What remedy does justice prescribe for a "moral obscenity"?
That's the term Secretary of State John Kerry used to describe the Syrian regime's use of chemical arms last week. Few would quarrel with it. Government forces are reportedly culpable for an August 21 assault that, by some estimates, claimed some 1,300 lives. Still, the Obama administration must map out its next steps carefully. Words as strong as Kerry's demand strong deeds to match.
Punishing a moral obscenity flaccidly, with token military action, would constitute a diplomatic mistake of the first order. That's Negotiations Theory 101. Once you commit yourself publicly to some action, you have to keep that commitment or risk becoming a laughingstock. Failing to follow through disheartens your constituents and allies. And what adversary, present or future, will take you seriously the next time you want to coerce or deter? That's a reputation no political leadership should want.Enjoying this article? Click here to subscribe for full access. Just $5 a month.
Presidents from both parties have broken this simple rule. President Harry S. Truman, one of my favorite chief executives, was given to statements akin to Secretary Kerry's. For instance, Truman cast the Korean War as another great crusade to reverse aggression and stare down a totalitarian foe. But having portrayed the North Koreans and Chinese as communist equivalents of Adolf Hitler, he allowed the war to bog down in military stalemate and protracted armistice negotiations.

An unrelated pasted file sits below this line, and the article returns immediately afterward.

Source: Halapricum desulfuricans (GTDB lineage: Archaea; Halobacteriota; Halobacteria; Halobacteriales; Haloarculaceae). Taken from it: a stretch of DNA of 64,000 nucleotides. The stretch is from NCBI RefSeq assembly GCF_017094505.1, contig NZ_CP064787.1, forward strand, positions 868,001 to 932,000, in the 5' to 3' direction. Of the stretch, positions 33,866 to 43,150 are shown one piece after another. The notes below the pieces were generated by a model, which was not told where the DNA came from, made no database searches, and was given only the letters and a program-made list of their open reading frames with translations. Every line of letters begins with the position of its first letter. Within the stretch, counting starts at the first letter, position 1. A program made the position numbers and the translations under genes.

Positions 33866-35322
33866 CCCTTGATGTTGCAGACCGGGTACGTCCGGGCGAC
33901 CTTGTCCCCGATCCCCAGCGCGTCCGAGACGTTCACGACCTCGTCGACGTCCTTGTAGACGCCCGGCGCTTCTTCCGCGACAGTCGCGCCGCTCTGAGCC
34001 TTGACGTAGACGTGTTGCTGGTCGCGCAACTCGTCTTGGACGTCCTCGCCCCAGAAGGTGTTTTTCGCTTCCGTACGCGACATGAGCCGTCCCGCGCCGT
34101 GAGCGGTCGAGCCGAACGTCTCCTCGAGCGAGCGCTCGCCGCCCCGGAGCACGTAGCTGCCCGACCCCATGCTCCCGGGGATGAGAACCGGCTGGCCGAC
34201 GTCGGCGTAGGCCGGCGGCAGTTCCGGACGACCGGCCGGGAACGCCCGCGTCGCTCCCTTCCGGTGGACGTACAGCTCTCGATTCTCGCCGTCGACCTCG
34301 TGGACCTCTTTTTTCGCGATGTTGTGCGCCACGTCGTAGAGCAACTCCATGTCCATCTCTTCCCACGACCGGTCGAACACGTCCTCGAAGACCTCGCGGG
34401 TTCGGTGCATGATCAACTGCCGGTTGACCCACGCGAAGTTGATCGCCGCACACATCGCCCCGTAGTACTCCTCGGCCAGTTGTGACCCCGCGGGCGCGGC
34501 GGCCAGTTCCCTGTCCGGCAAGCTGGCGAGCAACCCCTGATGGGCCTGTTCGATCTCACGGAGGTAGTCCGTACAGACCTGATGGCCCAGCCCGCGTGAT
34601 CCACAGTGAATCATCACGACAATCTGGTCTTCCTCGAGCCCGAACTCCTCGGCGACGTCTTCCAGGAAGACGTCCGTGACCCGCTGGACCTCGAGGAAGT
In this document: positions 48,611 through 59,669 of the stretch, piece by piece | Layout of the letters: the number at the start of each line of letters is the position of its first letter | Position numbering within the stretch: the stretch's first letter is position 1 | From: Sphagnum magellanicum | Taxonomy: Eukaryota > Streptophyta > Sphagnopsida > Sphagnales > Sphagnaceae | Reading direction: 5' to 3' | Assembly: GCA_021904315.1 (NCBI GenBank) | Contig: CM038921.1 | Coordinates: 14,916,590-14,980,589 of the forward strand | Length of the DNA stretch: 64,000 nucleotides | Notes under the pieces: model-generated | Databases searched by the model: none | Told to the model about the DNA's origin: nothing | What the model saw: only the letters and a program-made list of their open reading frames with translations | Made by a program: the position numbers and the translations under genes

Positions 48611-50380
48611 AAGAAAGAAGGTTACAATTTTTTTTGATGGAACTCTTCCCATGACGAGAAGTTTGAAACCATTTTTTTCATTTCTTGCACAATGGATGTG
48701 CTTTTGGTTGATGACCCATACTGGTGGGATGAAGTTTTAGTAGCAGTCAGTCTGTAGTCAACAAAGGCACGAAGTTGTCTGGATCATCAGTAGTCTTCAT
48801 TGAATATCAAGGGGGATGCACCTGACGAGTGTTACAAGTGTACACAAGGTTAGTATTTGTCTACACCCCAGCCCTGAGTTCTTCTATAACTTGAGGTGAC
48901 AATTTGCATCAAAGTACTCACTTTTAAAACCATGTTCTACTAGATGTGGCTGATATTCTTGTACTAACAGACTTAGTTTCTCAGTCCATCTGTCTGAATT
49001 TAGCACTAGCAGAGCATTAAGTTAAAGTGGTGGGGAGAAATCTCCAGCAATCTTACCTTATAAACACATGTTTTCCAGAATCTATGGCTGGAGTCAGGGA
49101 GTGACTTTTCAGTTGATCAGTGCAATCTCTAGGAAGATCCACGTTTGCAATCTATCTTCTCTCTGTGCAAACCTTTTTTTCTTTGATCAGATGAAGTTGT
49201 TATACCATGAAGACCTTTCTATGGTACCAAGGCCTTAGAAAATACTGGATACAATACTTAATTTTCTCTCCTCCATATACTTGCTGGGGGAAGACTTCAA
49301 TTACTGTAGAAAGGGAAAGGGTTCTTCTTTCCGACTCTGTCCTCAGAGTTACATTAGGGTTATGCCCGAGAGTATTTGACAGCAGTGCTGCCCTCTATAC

What kind of leader (asked Americans in effect) commits the nation to bloody combat against totalitarianism, then turns around and cuts a deal with the totalitarians? Small wonder the war, and Truman himself, hemorrhaged popular support by the time the 1952 elections rolled around.
Or, President Bush the Elder depicted Saddam Hussein as a latter-day Hitler. (I'm sensing a theme here.) Like Truman, Bush was able to marshal an international coalition to battle cross-border aggression. Repulsing the Iraqi invasion of Kuwait was wildly popular among the electorate, as was Bush himself. Until, that is, he let the latter-day Hitler survive with his regime intact, along with fighting forces sufficient to quash the rebellion that erupted in the closing days of Desert Storm. Folks back home soon wondered why the president hadn't "finished the job" he had begun.
You get the idea. Savvy diplomats and elected leaders are very sparing with absolute rhetoric. Not just the enemy but allies, friends, and bystanders around the world — not to mention ordinary citizens — measure their deeds by their words. No one wants to be known as the leader who fought for justice halfheartedly. Take it from Truman and Bush.